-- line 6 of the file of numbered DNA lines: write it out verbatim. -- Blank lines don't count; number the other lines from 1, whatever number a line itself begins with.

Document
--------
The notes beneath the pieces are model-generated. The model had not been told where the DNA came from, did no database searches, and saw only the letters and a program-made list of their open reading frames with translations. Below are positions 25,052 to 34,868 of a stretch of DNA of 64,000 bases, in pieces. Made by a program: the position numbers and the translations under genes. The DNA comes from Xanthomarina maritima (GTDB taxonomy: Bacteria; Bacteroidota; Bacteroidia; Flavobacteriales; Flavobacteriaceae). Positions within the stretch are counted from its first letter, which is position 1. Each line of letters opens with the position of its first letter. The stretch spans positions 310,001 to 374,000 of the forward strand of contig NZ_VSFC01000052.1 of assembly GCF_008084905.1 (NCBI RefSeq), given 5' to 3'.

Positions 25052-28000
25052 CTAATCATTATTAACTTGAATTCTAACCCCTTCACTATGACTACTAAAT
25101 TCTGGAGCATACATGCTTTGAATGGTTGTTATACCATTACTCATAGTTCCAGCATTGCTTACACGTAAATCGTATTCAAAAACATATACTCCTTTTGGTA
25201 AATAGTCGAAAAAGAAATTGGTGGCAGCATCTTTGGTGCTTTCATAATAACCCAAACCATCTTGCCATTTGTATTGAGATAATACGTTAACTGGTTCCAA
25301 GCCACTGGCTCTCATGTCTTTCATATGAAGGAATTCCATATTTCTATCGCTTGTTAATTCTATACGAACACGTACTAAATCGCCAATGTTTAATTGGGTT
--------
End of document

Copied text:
25301 GCCACTGGCTCTCATGTCTTTCATATGAAGGAATTCCATATTTCTATCGCTTGTTAATTCTATACGAACACGTACTAAATCGCCAATGTTTAATTGGGTT